1. Forum
  2. >
  3. Topic: Portuguese
  4. >
  5. "Minha mulher vive aqui?"

"Minha mulher vive aqui?"

Translation:My wife lives here?

March 30, 2013



What a strange sentence!


Even stranger as a question


I agree. And the voice sounds quite threatening. Could be triggering for anyone who has suffered domestic abuse.


The english translation almost seems like sarcasm, but definitely seems strange to ask such a question ..


Just for the non portuguese speakers to know...

The woman doesn't pronounce the word "aqui" very well (maybe cause of the asking intonation)

The right pronounce is something like AKEE. The letter "i" in "aqui" sounds like the end of the english word "knee".


so the 'i' in aqui is pronounced longer?


What is the difference between how morar and viver are used? Thank you!


A language issue about English questions... Is it (now) accepted to form a question just by melody like in latin-based languages?


I would think not, or at least I wouldn't....unless I was surprised at what somebody else said (Ex. A:John got married. B: What! He got married?)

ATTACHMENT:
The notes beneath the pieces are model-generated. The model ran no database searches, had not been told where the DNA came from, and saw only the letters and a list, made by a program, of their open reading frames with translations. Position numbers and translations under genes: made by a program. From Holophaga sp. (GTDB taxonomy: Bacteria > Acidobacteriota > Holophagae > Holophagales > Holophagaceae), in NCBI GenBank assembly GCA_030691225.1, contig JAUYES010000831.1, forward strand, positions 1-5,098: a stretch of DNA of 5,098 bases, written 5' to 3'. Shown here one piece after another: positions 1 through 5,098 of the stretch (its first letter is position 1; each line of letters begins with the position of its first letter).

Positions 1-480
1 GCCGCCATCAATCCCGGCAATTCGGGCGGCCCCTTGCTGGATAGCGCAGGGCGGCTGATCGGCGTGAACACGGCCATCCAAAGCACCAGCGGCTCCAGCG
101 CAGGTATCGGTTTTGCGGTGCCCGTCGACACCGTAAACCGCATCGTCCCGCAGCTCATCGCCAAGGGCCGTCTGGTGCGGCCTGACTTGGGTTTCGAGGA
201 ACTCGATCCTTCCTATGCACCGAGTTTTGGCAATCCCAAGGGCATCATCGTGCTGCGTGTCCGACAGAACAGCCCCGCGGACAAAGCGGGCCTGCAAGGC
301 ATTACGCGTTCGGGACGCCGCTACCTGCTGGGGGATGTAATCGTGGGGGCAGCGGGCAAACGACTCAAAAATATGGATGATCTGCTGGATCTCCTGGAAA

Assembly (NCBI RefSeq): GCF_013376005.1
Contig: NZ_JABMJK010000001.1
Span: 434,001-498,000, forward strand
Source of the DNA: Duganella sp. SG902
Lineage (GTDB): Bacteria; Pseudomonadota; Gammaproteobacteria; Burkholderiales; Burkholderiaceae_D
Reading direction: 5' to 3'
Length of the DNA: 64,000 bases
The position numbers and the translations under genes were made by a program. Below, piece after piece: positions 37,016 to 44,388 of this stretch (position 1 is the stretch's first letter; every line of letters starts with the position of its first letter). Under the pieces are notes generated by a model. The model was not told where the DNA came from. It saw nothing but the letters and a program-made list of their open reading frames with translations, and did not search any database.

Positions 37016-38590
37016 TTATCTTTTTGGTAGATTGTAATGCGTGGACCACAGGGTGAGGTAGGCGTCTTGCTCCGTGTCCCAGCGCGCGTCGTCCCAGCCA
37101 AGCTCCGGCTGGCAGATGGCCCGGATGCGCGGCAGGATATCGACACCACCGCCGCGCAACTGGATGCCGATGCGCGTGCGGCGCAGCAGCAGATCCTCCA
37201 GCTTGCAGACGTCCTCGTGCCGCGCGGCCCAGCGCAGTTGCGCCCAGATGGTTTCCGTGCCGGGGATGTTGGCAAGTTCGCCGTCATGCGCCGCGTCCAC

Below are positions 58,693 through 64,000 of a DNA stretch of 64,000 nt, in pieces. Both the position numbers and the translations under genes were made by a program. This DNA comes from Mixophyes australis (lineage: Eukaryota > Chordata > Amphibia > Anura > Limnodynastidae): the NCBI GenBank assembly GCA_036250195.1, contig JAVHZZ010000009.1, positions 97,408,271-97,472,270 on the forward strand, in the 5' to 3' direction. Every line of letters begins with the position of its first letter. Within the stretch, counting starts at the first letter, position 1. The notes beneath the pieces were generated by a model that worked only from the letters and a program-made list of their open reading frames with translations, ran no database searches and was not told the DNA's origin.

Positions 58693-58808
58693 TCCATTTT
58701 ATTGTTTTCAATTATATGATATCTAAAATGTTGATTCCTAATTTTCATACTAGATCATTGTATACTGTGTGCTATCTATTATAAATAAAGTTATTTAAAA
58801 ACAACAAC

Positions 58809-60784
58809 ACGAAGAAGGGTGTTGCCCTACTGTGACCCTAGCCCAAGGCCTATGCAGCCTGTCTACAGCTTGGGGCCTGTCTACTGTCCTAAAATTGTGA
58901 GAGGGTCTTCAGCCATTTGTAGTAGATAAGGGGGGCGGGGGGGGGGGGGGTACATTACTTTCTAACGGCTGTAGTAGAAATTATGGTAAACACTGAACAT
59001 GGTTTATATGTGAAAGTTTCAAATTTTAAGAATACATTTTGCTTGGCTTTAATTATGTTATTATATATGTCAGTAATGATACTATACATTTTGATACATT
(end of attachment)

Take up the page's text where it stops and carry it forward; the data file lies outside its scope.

Depends, most of the time in English that would come off as disbelief at what you've heard.


So mulher in this context means wife?


Yes, "mulher" means wife when used with possessives.

A mulher = the woman Minha mulher = my wife Sua mulher = your wife


yep... Mulher = woman / wife (daily context); spouse = esposa (more formal context).

We also use cônjuge to refer to our mate. Cônjuge is always used in masculine, not depending if it's being referred to a man or woman: Ela é meu cônjuge.

I use "cônjuge" quite often, but "mulher" is the most used.


Why is it deemed incorrect to say "woman" instead of "wife"? It's the principal meaning of "mulher" and it's also possible to say "my woman" instead of using "wife" in English as well.


Maybe to highlight "minha mulher" means a spouse and not just a woman.


It's possible to say "my woman," but don't do it. People will find it offensive.


I disagree. I don't hang out with misogynists, but in my experience, in informal circumstances it will be understood as a term of endearment. Duolingo should not mark it wrong.


In English surely this should read Does my wife live here? My wife lives here is a statement, with the question mark at the end doesn't make sense in English.


It is used this way when you show surprise.


The only time I've heard a question said that way in English is from a non native speaker. But thanks for the input, it gives another angle to think about.

Learn Portuguese in just 5 minutes a day. For free.